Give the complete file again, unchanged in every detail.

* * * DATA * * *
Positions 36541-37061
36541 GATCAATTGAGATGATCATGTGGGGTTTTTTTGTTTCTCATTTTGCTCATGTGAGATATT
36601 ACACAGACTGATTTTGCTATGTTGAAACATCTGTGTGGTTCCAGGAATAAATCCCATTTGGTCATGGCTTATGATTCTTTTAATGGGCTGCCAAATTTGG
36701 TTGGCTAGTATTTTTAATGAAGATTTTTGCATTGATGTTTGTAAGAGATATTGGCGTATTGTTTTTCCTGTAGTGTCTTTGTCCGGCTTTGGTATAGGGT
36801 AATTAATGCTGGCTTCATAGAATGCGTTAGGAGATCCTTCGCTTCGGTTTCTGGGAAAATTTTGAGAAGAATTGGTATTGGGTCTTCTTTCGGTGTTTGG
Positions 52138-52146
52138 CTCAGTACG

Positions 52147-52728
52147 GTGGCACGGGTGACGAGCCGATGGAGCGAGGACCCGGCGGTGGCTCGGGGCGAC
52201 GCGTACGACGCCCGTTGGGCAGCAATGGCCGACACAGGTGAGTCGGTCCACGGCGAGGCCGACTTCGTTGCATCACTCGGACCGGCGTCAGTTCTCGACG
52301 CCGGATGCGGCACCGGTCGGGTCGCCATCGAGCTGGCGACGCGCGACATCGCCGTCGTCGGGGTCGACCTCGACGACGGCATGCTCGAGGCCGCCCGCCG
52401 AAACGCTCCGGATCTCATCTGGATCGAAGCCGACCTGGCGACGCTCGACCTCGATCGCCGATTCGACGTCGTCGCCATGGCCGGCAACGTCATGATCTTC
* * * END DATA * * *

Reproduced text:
Positions 36541-37061
36541 GATCAATTGAGATGATCATGTGGGGTTTTTTTGTTTCTCATTTTGCTCATGTGAGATATT
36601 ACACAGACTGATTTTGCTATGTTGAAACATCTGTGTGGTTCCAGGAATAAATCCCATTTGGTCATGGCTTATGATTCTTTTAATGGGCTGCCAAATTTGG
36701 TTGGCTAGTATTTTTAATGAAGATTTTTGCATTGATGTTTGTAAGAGATATTGGCGTATTGTTTTTCCTGTAGTGTCTTTGTCCGGCTTTGGTATAGGGT
36801 AATTAATGCTGGCTTCATAGAATGCGTTAGGAGATCCTTCGCTTCGGTTTCTGGGAAAATTTTGAGAAGAATTGGTATTGGGTCTTCTTTCGGTGTTTGG
Positions 52138-52146
52138 CTCAGTACG

Positions 52147-52728
52147 GTGGCACGGGTGACGAGCCGATGGAGCGAGGACCCGGCGGTGGCTCGGGGCGAC
52201 GCGTACGACGCCCGTTGGGCAGCAATGGCCGACACAGGTGAGTCGGTCCACGGCGAGGCCGACTTCGTTGCATCACTCGGACCGGCGTCAGTTCTCGACG
52301 CCGGATGCGGCACCGGTCGGGTCGCCATCGAGCTGGCGACGCGCGACATCGCCGTCGTCGGGGTCGACCTCGACGACGGCATGCTCGAGGCCGCCCGCCG
52401 AAACGCTCCGGATCTCATCTGGATCGAAGCCGACCTGGCGACGCTCGACCTCGATCGCCGATTCGACGTCGTCGCCATGGCCGGCAACGTCATGATCTTC